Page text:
Adi Alsaid was born and raised in Mexico City, then studied at the University of Nevada, Las Vegas. While in class, he mostly read fiction and continuously failed to fill out crossword puzzles, so it's no surprise that after graduating, he did not go into business world but rather packed up his apartment into his car and escaped to the California coastline to become a writer. He's now back in his hometown, where he writes, coaches high school and elementary basketball, and has perfected the art of making every dish he eats or cooks as spicy as possible. In addition to Mexico, he's lived in Tel Aviv, Las Vegas, and Monterey, California. A tingly feeling in his feet tells him more places will eventually be added to the list. Let's Get Lost is his YA debut.
SIX MINUTES WITH ADI ALSAID:
Author Adi Alsaid joins LitPick for Six Minutes with an Author! Adi is the author of Let’s Get Lost, which came out earlier this year. When Adi is not writing, he is coaching basketball in Mexico City.
How did you get started writing?
I think that, like any other author, it started with reading. But the first time I remember loving writing was sixth grade, after a homework assignment that called for sentences to be written for a list of vocabulary words. I don't remember the words themselves, or the sentences, only that it was a great deal of fun. I've been writing ever since.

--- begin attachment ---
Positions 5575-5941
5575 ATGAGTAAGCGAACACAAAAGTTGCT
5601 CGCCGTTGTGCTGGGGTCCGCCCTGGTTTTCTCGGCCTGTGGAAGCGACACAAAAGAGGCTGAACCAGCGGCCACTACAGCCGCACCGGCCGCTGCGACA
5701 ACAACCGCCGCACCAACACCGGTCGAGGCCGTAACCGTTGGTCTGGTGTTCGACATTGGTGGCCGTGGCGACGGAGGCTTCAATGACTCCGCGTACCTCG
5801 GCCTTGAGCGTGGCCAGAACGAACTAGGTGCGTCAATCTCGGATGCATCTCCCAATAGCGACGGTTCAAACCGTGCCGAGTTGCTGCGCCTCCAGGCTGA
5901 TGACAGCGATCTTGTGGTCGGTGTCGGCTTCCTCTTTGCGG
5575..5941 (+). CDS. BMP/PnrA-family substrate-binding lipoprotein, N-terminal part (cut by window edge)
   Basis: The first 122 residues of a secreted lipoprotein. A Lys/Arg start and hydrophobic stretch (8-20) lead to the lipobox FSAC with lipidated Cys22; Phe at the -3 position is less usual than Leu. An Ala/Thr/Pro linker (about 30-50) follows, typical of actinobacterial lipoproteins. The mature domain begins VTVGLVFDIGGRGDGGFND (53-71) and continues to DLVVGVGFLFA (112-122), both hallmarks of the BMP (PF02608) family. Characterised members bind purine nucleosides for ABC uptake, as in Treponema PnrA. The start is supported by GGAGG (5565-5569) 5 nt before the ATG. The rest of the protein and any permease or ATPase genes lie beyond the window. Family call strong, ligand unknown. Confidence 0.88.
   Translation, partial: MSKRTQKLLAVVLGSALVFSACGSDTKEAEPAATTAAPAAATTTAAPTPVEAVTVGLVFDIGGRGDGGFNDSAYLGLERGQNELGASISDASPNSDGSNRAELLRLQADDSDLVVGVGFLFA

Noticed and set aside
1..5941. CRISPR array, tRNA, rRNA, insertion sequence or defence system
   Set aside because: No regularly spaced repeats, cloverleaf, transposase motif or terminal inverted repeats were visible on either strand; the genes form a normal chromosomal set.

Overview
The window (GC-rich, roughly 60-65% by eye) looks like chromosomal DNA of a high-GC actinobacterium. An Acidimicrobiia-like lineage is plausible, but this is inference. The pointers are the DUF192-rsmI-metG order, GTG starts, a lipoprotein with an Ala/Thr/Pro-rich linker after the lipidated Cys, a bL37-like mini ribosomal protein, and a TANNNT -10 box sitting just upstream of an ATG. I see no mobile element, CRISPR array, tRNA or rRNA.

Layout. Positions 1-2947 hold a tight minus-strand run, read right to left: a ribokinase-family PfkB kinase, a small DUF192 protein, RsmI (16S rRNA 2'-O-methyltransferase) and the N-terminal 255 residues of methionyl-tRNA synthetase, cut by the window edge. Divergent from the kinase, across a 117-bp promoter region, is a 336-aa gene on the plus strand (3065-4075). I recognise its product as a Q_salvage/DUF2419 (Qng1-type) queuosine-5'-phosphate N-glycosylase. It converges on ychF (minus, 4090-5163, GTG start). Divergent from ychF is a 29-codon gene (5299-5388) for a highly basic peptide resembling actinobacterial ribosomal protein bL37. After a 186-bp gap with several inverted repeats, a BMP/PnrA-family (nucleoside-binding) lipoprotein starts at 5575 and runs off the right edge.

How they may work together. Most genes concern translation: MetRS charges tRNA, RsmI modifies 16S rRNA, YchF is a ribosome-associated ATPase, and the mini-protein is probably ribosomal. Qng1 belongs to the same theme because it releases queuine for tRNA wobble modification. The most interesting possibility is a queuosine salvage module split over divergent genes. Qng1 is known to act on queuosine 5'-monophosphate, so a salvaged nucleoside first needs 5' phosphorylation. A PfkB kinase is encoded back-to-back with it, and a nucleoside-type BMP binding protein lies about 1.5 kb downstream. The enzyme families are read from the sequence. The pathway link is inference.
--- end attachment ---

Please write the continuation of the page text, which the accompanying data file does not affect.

Who influenced you?
Again, a list of authors who started me on reading is probably a good bet, though I wouldn't go so far as to say that they influenced my writing itself. I read a lot of R.L Stine and Stephen King growing up, though I've never had the desire to write horror. My writing style was probably most influenced by Vonnegut and other authors I read during high school. I was a big fan of short stories, which probably shows through in the structure of Let's Get Lost.
Do you have a favorite book/subject/character/setting?
People are my favorite subjects. How we connect to each other, and how we fail to. My favorite books tend to be about the same thing.
What advice do you have for someone who wants to be an author?
To keep with the reading theme, I'd say read widely. Reading is how you get a sense for storytelling, for dialogue, for characterization. You learn without understanding you are. You also develop your tastes. What you like in a book, what you don't. What you wish you could do. The more you read, the better writer you become.
Where is your favorite place to write?
Coffee shops. I'm much more productive. Writing involves a whole lot of staring off into the distance, and it's more enjoyable to do that in public than at home.
What else would you like to tell us?
Be kind. I know many of you are. But a reminder every now and then does not hurt. Also, here are a few great books I've read recently: Grasshopper Jungle by Andrew Smith, The Sky is Everywhere by Jandy Nelson, Falling into Place by Amy Zhang.
Adi, thank you for spending six minutes with LitPick! Good luck to your basketball team!